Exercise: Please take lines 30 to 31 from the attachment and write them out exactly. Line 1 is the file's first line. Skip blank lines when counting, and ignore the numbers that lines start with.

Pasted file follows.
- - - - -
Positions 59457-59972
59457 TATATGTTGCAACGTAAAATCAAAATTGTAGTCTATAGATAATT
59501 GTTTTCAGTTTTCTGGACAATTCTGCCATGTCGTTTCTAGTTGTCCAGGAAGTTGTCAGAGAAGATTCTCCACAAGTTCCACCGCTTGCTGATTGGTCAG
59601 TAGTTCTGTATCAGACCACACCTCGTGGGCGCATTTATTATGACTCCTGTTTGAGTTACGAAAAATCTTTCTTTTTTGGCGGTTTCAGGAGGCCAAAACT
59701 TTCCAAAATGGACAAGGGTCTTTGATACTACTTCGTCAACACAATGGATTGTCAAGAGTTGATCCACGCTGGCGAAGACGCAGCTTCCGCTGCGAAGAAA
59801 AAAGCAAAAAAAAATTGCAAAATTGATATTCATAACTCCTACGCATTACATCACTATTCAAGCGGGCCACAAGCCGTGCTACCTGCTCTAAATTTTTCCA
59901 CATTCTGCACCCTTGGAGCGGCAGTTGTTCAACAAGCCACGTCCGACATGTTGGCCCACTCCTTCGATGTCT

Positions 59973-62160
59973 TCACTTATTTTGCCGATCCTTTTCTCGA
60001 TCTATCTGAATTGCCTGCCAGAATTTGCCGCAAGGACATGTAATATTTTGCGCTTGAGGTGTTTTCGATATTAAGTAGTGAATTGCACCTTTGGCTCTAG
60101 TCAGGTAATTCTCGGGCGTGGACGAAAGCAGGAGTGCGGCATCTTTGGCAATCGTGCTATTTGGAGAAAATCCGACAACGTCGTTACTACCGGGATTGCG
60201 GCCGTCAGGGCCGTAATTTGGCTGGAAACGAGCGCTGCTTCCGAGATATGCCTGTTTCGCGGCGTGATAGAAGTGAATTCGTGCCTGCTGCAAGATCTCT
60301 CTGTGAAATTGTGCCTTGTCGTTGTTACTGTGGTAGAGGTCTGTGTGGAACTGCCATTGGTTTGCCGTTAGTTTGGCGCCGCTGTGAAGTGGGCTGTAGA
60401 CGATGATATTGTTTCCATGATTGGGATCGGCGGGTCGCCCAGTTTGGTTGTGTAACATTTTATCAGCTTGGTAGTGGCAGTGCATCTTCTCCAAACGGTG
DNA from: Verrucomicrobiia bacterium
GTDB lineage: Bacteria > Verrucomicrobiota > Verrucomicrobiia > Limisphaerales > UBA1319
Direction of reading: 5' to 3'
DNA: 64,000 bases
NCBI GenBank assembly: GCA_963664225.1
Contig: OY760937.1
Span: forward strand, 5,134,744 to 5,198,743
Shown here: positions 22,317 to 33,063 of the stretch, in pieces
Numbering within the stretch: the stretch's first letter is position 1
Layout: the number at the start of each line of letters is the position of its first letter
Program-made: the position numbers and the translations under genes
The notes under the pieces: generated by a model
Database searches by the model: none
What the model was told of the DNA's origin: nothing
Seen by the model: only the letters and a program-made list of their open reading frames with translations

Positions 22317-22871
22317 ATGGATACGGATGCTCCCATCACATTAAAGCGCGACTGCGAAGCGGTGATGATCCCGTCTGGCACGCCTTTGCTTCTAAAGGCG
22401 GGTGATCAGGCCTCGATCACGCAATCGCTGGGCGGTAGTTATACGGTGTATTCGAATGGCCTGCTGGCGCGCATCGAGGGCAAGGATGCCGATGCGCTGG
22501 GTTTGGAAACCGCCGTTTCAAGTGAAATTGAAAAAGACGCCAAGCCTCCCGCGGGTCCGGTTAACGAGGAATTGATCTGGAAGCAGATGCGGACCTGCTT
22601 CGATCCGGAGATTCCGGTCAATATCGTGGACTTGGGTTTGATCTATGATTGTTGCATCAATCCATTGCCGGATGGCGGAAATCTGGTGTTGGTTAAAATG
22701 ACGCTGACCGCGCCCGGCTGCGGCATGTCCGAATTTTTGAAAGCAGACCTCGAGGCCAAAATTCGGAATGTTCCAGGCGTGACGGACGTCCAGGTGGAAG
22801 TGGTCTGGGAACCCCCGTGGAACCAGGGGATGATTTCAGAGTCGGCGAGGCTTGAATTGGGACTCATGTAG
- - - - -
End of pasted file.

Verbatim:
Positions 22317-22871
22317 ATGGATACGGATGCTCCCATCACATTAAAGCGCGACTGCGAAGCGGTGATGATCCCGTCTGGCACGCCTTTGCTTCTAAAGGCG